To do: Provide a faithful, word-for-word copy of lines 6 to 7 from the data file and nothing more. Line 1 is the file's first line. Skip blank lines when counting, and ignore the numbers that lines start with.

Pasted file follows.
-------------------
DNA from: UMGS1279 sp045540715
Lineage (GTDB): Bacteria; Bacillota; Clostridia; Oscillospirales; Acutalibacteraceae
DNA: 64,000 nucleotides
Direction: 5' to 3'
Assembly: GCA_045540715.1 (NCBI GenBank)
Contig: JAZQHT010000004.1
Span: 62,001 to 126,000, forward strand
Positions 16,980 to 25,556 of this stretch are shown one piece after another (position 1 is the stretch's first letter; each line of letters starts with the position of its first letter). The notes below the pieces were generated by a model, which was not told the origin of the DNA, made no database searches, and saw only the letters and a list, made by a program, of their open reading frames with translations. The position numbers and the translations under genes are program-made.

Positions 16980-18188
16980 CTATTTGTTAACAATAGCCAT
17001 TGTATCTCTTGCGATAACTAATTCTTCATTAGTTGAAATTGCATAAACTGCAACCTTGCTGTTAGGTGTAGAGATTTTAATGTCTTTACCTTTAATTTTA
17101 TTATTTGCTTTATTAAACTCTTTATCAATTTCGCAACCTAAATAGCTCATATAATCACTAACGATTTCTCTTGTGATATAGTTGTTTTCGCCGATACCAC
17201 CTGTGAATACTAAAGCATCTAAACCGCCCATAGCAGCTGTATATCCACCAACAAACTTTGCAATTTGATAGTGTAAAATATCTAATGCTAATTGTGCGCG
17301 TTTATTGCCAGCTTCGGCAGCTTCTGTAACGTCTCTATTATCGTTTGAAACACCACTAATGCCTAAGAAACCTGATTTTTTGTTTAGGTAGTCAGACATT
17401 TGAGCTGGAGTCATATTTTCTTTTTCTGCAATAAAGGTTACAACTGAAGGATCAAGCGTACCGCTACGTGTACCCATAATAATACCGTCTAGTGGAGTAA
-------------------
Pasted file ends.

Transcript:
Contig: JAZQHT010000004.1
Span: 62,001 to 126,000, forward strand